Couscous Nutritional Values, Variety Information, Uses, Tips, Recipes and Health Benefits

There is a lot of mystery about couscous, which is a traditional dish popular in North Africa and made from granules of semolina (durum wheat).

The fine granules are steamed or boiled in minimal water, so all the moisture is absorbed into the granules. It is really a form or micro pasta. Couscous is fabulous when served with a meat or vegetable stews or curries are spooned over it.

The traditional Moroccan couscous is made by sprinkling semolina (durum wheat) flour with water and the dough is hand-rolled to form tiny pellets of various sizes depending on the variety.

These soft pellets are then rubbed in flour to keep them apart, sieved and then dried and packed.

The pellets are then dried to form the tiny granules of couscous that you buy in the packets.

The couscous that you buy in most Western supermarkets is made with machinery. It has already been steamed, par-cooked and then re-dried, so that it ‘cooks’ in 5 minutes or less. It can be simply cooked by adding the specified amount of boiling water or stock and a little butter and leaving covered for about 5 minutes. The couscous granules swell and are separated before serving by fluffing with a fork. The pre-steamed couscous takes much less time to cook than regular couscous and about one fifth the time to cook most dried pasta, or rice.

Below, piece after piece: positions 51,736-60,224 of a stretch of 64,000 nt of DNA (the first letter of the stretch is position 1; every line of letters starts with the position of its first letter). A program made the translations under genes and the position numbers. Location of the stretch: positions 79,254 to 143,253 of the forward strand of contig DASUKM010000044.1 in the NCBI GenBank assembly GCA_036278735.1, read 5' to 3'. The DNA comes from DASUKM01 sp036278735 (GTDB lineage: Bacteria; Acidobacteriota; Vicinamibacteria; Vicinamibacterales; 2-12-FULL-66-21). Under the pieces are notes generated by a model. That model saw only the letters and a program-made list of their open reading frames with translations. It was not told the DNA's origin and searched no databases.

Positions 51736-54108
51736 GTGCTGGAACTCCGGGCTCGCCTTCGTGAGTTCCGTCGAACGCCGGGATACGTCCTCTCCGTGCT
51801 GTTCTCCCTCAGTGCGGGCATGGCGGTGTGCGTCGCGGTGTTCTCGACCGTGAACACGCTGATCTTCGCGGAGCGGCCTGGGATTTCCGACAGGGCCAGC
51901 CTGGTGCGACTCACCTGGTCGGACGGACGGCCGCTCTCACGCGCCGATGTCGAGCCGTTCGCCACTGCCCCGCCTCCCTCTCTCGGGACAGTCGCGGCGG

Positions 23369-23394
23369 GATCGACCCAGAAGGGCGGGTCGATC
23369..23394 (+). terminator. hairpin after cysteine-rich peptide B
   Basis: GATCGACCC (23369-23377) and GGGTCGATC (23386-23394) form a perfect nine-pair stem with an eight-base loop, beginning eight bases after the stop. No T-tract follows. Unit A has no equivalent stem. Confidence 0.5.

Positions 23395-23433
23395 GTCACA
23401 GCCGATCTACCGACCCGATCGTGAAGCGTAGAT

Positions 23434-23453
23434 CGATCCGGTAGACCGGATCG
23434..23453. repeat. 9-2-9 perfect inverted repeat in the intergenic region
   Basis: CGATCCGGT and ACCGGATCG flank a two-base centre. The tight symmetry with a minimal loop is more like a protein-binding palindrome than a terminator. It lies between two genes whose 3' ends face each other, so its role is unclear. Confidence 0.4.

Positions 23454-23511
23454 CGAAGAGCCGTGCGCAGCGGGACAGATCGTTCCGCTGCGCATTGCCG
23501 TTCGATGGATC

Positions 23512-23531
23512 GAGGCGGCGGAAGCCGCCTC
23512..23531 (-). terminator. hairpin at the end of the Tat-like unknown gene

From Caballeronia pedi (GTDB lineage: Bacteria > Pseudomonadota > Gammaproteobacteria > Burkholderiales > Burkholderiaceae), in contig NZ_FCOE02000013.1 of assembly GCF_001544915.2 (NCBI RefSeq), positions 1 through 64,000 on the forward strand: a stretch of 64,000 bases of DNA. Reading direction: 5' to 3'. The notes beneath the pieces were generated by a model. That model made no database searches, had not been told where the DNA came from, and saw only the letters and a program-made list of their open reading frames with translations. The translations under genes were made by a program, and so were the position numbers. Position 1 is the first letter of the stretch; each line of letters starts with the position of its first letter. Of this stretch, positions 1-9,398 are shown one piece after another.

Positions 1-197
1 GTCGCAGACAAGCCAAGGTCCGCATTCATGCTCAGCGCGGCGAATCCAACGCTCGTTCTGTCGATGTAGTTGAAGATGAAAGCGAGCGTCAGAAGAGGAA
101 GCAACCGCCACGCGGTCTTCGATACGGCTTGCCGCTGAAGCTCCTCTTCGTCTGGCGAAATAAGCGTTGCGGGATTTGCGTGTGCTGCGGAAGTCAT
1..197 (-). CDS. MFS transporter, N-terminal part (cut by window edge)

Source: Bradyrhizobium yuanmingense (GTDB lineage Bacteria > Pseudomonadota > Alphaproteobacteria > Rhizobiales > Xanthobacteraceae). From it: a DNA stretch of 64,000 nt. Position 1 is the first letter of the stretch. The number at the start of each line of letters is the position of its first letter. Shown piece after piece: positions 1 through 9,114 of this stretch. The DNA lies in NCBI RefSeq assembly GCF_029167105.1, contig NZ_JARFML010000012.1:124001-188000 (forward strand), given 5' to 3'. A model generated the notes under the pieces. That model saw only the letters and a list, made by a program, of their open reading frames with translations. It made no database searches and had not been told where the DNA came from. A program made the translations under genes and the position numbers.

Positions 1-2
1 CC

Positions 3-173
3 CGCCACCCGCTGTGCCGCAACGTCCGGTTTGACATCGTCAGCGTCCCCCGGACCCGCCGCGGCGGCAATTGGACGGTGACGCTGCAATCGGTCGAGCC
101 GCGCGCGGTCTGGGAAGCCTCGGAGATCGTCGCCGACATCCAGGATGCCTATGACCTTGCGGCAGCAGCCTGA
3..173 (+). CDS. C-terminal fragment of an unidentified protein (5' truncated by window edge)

Nutrients in Cooked Couscous

One cup of cooked Moroccan couscous contains:

[see table below for full list of nutrients]

Whole wheat couscous, Israeli Couscous (ptitim) is much more nutritious. In similar way that brown rice being more nutritious than white rice. It is made from whole-wheat durum flour. It contains 5 to 6 grams of fiber per serving, which is more than three time that in other couscous. It also has more vitamins and other nutrients. The grains are larger – about the size of a small pearl and they take longer to cook, but they are much healthier and better for you. But avoid the Israeli couscous that is made from refined white flour, and choose the whole grain variety

Warnings about Couscous

Traditional couscous and whole grain varieties have a higher glycemic index than many other whole grains:


Couscous is certainly a very convenient food to prepare and the whole grain varieties are healthier than pasta, rice or mashed potatoes (without the skin). Traditional couscous made with white flour is essentially micro pasta.

Nutritional Values for one cup of cooked Couscous

Nutrients in Couscous, 1 cup, cookedValue
Calories 176
Carbohydrate 36.46 g
Total lipid (fat) 0.25 g
Protein 5.95 g
Vitamin A 0 IU
Vitamin B-6 0.08 mg
Vitamin C 0 mg
Vitamin D 0 mcg
Vitamin K 0.16 mcg
Thiamin 0.1 mg
Pantothenic acid 0.58 mg
Niacin 1.54 mg
Calcium, Ca 12.56 mg
Fluoride, F 0 mcg
Magnesium, Mg 12.56 mg
Phosphorus, P 34.54 mg
Zinc, Zn 0.41 mg
Sodium, Na 7.85 mg

Israeli Couscous is nutritious as long it is the variety made with whole grains
Israeli Couscous is nutritious as long it is the variety made with whole grains. Source:
Traditional Moroccan Couscous is hand made
Traditional Moroccan Couscous is hand made. Source: Public Domain
Some couscous is finer than rice grains
Some couscous is finer than rice grains. Source: Public Domain